Our website is made possible by displaying online advertisements to our visitors.
Please consider supporting us by disabling your ad blocker.

Download links will be available after you disable the ad blocker and reload the page.
Showing: 1-10 results of 45

CHAPTER I “Down with the traitors! Down with the Russian spies! Down with Metzger!” Above the roaring of the north wind rose the clamour of voices, the cries of hate and disgust, the deep groaning sobs of fierce and militant anger. The man and the woman exchanged quick glances. “They are coming nearer,” he said. She drew aside the heavy curtain, and stood there, looking out into the night. “It is so,” she... more...

THE MEETING The soft mantle of a southern twilight had fallen upon land and sea, and the heart of the Palermitans was glad. Out they trooped into the scented darkness, strolling along the promenade in little groups, listening to the band, drinking in the cool night breeze from the sea, singling out friends, laughing, talking, flirting, and passing on. A long line of carriages was drawn up along the Marina, and many of the old Sicilian... more...

CHAPTER I "Never heard a sound," the younger of the afternoon callers admitted, getting rid of his empty cup and leaning forward in his low chair. "No more tea, thank you, Miss Fairclough. Done splendidly, thanks. No, I went to bed last night soon after eleven—the Colonel had been route marching us all off our legs—and I never awoke until reveille this morning. Sleep of the just, and all that sort of thing, but a jolly sell, all the... more...

CHAPTER I It was late summer-time, and the perfume of flowers stole into the darkened room through the half-opened window. The sunlight forced its way through a chink in the blind, and stretched across the floor in strange zigzag fashion. From without came the pleasant murmur of bees and many lazier insects floating over the gorgeous flower beds, resting for a while on the clematis which had made the piazza a blaze of purple splendour. And... more...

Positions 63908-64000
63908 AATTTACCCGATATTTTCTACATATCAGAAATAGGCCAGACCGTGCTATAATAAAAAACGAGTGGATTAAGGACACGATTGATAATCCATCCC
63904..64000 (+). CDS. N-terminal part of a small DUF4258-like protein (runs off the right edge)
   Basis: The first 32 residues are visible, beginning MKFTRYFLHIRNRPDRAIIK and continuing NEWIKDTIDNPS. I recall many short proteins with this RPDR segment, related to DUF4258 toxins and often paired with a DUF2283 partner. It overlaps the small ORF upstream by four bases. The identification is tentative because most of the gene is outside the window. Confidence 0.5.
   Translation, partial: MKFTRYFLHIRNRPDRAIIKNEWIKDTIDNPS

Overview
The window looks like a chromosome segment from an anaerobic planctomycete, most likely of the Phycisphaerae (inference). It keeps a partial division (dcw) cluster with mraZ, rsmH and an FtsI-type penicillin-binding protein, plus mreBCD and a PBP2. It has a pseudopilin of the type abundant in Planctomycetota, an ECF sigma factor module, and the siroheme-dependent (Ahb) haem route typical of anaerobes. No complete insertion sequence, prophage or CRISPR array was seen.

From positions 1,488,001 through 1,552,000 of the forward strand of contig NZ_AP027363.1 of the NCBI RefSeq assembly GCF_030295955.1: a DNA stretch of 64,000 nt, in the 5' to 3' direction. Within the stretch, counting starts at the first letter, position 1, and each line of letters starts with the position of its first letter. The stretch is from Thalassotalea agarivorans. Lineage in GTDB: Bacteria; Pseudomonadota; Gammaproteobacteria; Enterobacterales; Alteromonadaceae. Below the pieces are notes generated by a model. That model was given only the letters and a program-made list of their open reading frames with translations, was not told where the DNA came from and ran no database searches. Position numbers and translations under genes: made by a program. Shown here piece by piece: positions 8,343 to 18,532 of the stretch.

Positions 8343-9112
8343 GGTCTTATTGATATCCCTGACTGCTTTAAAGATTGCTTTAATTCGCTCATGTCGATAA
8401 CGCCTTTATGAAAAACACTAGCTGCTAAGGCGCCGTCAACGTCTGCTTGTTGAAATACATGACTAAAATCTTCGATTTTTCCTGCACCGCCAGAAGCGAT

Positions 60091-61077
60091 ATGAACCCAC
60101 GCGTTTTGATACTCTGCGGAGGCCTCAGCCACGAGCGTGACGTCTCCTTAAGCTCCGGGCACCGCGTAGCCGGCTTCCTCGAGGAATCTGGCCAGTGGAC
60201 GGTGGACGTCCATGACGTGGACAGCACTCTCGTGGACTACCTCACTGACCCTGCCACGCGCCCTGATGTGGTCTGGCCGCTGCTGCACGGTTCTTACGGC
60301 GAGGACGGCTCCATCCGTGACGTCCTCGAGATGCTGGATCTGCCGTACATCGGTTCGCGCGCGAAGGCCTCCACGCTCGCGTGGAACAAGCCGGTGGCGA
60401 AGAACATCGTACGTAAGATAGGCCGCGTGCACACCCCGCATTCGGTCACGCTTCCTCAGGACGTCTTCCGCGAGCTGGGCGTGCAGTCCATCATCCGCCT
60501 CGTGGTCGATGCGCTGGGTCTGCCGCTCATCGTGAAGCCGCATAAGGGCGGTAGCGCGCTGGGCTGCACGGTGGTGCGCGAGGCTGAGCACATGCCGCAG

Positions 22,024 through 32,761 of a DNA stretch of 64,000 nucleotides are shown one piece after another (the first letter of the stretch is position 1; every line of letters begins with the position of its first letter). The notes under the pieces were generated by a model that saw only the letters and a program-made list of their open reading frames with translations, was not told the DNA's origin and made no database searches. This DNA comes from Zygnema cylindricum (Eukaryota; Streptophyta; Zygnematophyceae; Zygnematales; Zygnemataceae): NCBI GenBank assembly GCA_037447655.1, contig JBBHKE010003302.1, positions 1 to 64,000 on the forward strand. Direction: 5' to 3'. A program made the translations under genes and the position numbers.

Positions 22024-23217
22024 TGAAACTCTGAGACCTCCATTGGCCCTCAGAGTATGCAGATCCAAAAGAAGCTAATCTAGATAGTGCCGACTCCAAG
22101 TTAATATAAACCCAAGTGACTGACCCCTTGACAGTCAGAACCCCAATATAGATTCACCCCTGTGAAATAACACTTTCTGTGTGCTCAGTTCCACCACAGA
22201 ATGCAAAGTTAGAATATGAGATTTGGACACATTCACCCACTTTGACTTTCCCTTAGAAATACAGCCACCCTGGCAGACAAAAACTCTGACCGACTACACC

CHAPTER I There were very few people upon Platform Number Twenty-one of Liverpool Street Station at a quarter to nine on the evening of April 2—possibly because the platform in question is one of the most remote and least used in the great terminus. The station-master, however, was there himself, with an inspector in attendance. A dark, thick-set man, wearing a long travelling ulster and a Homburg hat, and carrying in his hand a brown... more...


CHAPTER I. DESPAIR AND INTEREST They stood upon the roof of a London boarding-house in the neighborhood of Russell Square—one of those grim shelters, the refuge of Transatlantic curiosity and British penury. The girl—she represented the former race was leaning against the frail palisading, with gloomy expression and eyes set as though in fixed contemplation of the uninspiring panorama. The young man—unmistakably,... more...

CHAPTER I THE SERMON THAT WAS NEVER PREACHED A little party of men and women on bicycles were pushing their machines up the steep ascent which formed the one street of Feldwick village. It was a Sunday morning, and the place was curiously empty. Their little scraps of gay conversation and laughter—they were men and women of the smart world—seemed to strike almost a pagan note in a deep Sabbatical stillness. They passed the wide open... more...

CHAPTER I The Marchioness of Amesbury was giving a garden party in the spacious but somewhat urban grounds of her mansion in Kensington. Perhaps because it was the first affair of its sort of the season, and perhaps, also, because Cecilia Amesbury had the knack of making friends in every walk of life, it was remarkably well attended. Two stockbrokers, Roger Kendrick and his friend Maurice White, who had escaped from the City a little earlier... more...

CHAPTER I Mefiez-Vous! Taisez-Vous! Les Oreilles Ennemies Vous Ecoutent! The usual little crowd was waiting in the lobby of a fashionable London restaurant a few minutes before the popular luncheon hour. Pamela Van Teyl, a very beautiful American girl, dressed in the extreme of fashion, which she seemed somehow to justify, directed the attention of her companions to the notice affixed to the wall facing them. "Except," she declared, "for you... more...

FALCON'S NEST Thurwell Court, by Thurwell-on-the-Sea, lay bathed in the quiet freshness of an early morning. The dewdrops were still sparkling upon the terraced lawns like little globules of flashing silver, and the tumult of noisy songsters from the thick shrubberies alone broke the sweet silence. The peacocks strutting about the grey stone balcony and perched upon the worn balustrade were in deshabille, not being accustomed to display their... more...